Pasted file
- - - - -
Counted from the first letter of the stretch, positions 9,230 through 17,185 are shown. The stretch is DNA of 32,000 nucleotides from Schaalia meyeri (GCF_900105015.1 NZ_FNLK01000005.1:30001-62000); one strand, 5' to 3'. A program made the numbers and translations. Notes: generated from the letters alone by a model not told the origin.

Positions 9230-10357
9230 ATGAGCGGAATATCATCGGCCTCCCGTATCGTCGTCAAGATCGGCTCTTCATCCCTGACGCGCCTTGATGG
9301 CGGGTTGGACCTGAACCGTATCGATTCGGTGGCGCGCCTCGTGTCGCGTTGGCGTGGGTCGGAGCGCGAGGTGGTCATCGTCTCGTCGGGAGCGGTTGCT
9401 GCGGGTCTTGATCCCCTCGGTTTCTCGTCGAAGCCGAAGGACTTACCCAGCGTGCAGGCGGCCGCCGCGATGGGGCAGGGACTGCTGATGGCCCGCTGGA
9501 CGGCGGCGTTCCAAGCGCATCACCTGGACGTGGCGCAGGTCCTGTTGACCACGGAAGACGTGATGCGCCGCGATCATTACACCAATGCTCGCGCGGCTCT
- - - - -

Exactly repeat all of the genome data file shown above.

Counted from the first letter of the stretch, positions 9,230 through 17,185 are shown. The stretch is DNA of 32,000 nucleotides from Schaalia meyeri (GCF_900105015.1 NZ_FNLK01000005.1:30001-62000); one strand, 5' to 3'. A program made the numbers and translations. Notes: generated from the letters alone by a model not told the origin.

Positions 9230-10357
9230 ATGAGCGGAATATCATCGGCCTCCCGTATCGTCGTCAAGATCGGCTCTTCATCCCTGACGCGCCTTGATGG
9301 CGGGTTGGACCTGAACCGTATCGATTCGGTGGCGCGCCTCGTGTCGCGTTGGCGTGGGTCGGAGCGCGAGGTGGTCATCGTCTCGTCGGGAGCGGTTGCT
9401 GCGGGTCTTGATCCCCTCGGTTTCTCGTCGAAGCCGAAGGACTTACCCAGCGTGCAGGCGGCCGCCGCGATGGGGCAGGGACTGCTGATGGCCCGCTGGA
9501 CGGCGGCGTTCCAAGCGCATCACCTGGACGTGGCGCAGGTCCTGTTGACCACGGAAGACGTGATGCGCCGCGATCATTACACCAATGCTCGCGCGGCTCT